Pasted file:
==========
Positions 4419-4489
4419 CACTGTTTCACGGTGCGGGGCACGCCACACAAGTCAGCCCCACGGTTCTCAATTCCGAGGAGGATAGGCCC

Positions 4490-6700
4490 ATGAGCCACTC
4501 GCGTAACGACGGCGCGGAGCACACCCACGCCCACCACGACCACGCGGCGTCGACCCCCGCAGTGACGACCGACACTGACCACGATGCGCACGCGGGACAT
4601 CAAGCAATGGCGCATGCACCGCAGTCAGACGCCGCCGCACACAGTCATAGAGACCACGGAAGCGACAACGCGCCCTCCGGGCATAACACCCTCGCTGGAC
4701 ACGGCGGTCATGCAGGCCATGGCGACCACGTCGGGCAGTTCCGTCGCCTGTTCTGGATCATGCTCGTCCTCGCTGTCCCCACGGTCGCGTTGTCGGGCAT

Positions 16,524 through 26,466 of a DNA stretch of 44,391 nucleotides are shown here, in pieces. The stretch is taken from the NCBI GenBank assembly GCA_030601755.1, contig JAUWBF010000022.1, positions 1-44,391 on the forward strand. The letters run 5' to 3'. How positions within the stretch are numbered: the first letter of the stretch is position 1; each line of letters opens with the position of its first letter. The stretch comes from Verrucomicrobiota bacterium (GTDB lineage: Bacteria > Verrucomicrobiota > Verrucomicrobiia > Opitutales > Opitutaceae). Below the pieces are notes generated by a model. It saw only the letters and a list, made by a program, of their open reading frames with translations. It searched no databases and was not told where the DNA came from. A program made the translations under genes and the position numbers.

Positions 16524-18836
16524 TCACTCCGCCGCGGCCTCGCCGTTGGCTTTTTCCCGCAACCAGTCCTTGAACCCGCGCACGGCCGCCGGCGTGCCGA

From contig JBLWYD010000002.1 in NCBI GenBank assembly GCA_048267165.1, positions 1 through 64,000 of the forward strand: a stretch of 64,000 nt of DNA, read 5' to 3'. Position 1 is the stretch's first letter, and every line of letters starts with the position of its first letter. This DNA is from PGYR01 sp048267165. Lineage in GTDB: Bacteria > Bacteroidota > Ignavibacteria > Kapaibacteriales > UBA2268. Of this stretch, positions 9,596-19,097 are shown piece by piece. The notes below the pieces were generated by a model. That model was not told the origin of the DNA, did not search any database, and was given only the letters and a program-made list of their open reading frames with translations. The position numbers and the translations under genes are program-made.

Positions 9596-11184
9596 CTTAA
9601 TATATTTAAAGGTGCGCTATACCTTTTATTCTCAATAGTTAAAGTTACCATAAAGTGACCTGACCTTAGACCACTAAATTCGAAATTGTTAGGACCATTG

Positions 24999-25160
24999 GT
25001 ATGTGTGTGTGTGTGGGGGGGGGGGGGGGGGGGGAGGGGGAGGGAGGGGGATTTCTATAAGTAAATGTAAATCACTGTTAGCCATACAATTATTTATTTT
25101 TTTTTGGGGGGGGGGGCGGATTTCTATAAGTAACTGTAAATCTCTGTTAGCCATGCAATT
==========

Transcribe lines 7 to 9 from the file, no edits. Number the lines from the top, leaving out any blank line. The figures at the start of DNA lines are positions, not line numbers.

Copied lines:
4701 ACGGCGGTCATGCAGGCCATGGCGACCACGTCGGGCAGTTCCGTCGCCTGTTCTGGATCATGCTCGTCCTCGCTGTCCCCACGGTCGCGTTGTCGGGCAT

Positions 16,524 through 26,466 of a DNA stretch of 44,391 nucleotides are shown here, in pieces. The stretch is taken from the NCBI GenBank assembly GCA_030601755.1, contig JAUWBF010000022.1, positions 1-44,391 on the forward strand. The letters run 5' to 3'. How positions within the stretch are numbered: the first letter of the stretch is position 1; each line of letters opens with the position of its first letter. The stretch comes from Verrucomicrobiota bacterium (GTDB lineage: Bacteria > Verrucomicrobiota > Verrucomicrobiia > Opitutales > Opitutaceae). Below the pieces are notes generated by a model. It saw only the letters and a list, made by a program, of their open reading frames with translations. It searched no databases and was not told where the DNA came from. A program made the translations under genes and the position numbers.

Positions 16524-18836